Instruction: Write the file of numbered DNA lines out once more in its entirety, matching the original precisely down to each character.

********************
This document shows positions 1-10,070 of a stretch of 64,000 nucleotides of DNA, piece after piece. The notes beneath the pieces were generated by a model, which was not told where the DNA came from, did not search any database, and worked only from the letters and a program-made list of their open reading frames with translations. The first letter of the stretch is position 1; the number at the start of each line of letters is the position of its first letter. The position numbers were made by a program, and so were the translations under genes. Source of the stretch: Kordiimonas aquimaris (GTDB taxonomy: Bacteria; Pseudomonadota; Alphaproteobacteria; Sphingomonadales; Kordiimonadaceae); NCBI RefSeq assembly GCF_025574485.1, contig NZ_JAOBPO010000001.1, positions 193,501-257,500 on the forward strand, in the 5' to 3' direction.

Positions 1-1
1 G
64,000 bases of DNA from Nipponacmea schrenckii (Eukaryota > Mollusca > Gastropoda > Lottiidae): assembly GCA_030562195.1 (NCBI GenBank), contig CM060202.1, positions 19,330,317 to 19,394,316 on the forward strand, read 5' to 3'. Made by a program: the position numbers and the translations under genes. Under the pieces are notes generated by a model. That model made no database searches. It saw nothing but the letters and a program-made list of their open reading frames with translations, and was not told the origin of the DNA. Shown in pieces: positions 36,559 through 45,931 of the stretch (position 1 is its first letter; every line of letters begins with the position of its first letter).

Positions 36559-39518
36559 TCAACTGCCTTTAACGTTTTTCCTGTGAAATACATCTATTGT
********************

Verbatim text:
This document shows positions 1-10,070 of a stretch of 64,000 nucleotides of DNA, piece after piece. The notes beneath the pieces were generated by a model, which was not told where the DNA came from, did not search any database, and worked only from the letters and a program-made list of their open reading frames with translations. The first letter of the stretch is position 1; the number at the start of each line of letters is the position of its first letter. The position numbers were made by a program, and so were the translations under genes. Source of the stretch: Kordiimonas aquimaris (GTDB taxonomy: Bacteria; Pseudomonadota; Alphaproteobacteria; Sphingomonadales; Kordiimonadaceae); NCBI RefSeq assembly GCF_025574485.1, contig NZ_JAOBPO010000001.1, positions 193,501-257,500 on the forward strand, in the 5' to 3' direction.

Positions 1-1
1 G
64,000 bases of DNA from Nipponacmea schrenckii (Eukaryota > Mollusca > Gastropoda > Lottiidae): assembly GCA_030562195.1 (NCBI GenBank), contig CM060202.1, positions 19,330,317 to 19,394,316 on the forward strand, read 5' to 3'. Made by a program: the position numbers and the translations under genes. Under the pieces are notes generated by a model. That model made no database searches. It saw nothing but the letters and a program-made list of their open reading frames with translations, and was not told the origin of the DNA. Shown in pieces: positions 36,559 through 45,931 of the stretch (position 1 is its first letter; every line of letters begins with the position of its first letter).

Positions 36559-39518
36559 TCAACTGCCTTTAACGTTTTTCCTGTGAAATACATCTATTGT